A few short weeks ago, the New York Giants found themselves at a dismal 1-7 with two blown fourth-quarter leads to division rivals. Now, the Giants are perched on top of the NFC East at 4-7 with all the confidence in the world. Unfortunately, New York just lost their starting quarterback to a hamstring injury. It’s still unknown how long the injury to Daniel Jones will persist, but I’m writing this article under the assumption that he’ll only miss the game against Seattle.
The next four games are crucial to the Giants’ once very unlikely playoff chances. They own the tiebreaker over the 4-7 Football Team because they beat them twice. The Eagles are currently a sputtering mess that may be looking for a new coach at the end of the year; they sit at 3-7-1. Dallas was turned into a turkey on Thanksgiving by The Football Team and they’re 3-8. The Cowboys are rather interesting because they’re the only NFC East team left on the schedule. The Giants will square off at MetLife against Dallas in week 17, but it’s necessary to analyze the next four games to see where the Giants may be at the end of the season.
The schedule is not great for New York. The Giants travel to Seattle to play the 8-3 Seahawks in week 13. Then they host the current 6-5 Arizona Cardinals in a game they hope to have Daniel Jones back healthy. The Giants square off against the now 8-3 Cleveland Browns at MetLife in a Week 15 battle. In Week 16, the Giants travel to Baltimore to play a presumably angry, and healthy, Baltimore Ravens team that is currently third in their division.
The Giants are entering this four-game stretch at 4-7 and their upcoming opponents’ records are 28-15. The combined record of the four teams New York has beaten is only 14-29-1 with Washington counted twice. The Giants can only play who is on their schedule. Since they’ve started hitting their stride, they’ve had easier matchups. They’ll be tested in the next four games against opponents that aren’t NFC East teams or the Cincinnati Bengals. Let’s rank the next four games and see which games are more winnable, and why.
1). Week 15: vs Cleveland Browns (8-3)
The Browns are a very beatable 8-3 team with a quarterback that is heavily protected by a potent rushing attack. Head coach Kevin Stefanski has done a very good job implementing the outside zone he learned from Gary Kubiak. The combination of Nick Chubb and Kareem Hunt is arguably the best one-two punch at the running back position. These are some of the reasons why Cleveland is first in rushing yards per game (161).
The addition of tackles Jack Conklin and rookie Jedrick Wills has assisted the rushing attack, and guard Wyatt Teller is having an All-Pro type of season. This heavy reliance on the rushing attack may work to the benefit of the Giants. New York’s defense ranks 5th in the league in rushing yards per game; they only allow 95.4. The presence of Dalvin Tomlinson, Leonard Williams, Dexter Lawrence, and Blake Martinez in Patrick Graham’s system has halted opposing rushing games so far in the season. If this continues, it will force Baker Mayfield to throw the football.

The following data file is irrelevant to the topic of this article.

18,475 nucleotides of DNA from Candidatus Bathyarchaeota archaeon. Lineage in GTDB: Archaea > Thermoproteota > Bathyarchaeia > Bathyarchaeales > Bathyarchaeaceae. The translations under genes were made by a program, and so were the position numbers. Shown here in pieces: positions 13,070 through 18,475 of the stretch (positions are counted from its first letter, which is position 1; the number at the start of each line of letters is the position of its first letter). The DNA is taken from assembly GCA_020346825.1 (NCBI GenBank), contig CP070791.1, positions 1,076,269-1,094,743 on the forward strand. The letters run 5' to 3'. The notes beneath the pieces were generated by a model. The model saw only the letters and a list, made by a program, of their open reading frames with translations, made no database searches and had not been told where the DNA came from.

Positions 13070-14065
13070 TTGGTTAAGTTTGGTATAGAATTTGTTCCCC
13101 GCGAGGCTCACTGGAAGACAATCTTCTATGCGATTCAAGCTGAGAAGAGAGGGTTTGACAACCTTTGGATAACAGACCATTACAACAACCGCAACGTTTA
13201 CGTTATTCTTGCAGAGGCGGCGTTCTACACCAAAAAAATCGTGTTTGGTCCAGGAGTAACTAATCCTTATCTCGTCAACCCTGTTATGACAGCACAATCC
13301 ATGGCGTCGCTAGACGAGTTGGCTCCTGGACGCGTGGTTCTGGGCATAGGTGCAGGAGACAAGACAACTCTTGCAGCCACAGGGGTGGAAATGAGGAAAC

The Browns rank 30th in pass yards per game this season, and Mayfield hasn’t looked great when he’s been asked to throw in those types of game scripts. The Giants’ heavy disguised zone defense should give the Browns offense some trouble. As for the Browns defense, blocking Myles Garrett will prove to be difficult, and Cleveland ranks 20th in passing yards allowed per game. They also rank 8th in rushing yards allowed per game, so the statistics say they’ve been solid against the run. With the way the Giants have been blocking lately, I believe they can take advantage of the Cleveland run defense and establish the line of scrimmage. It will be on the defense to slow down Chubb and Hunt; that should determine the winner of this game.
2). Week 14: vs Arizona Cardinals (6-5)
Arizona has a high-powered offense operated by second-year quarterback Kyler Murray. They rank 15th in passing yards per game, and 4th in rushing yards per game which is mostly due to Murray’s legs. Murray has 650 yards on the ground and 10 touchdowns through 12 weeks of football. He’s a true dual-threat, and very dangerous in space - but the Giants hardly run any man coverage, so their zone defense could help contain the electric playmaker.
Guarding DeAndre Hopkins will never be easy, but the Giants are more equipped to do so in 2020 than they have been in the past several years. The key to the Giants winning would be to keep Murray and the offense off the field and possess the football by establishing the run. Seattle did this by possessing the ball for 35 + minutes in their week 11 matchup. Seattle won that game 28-21 on Thursday Night Football.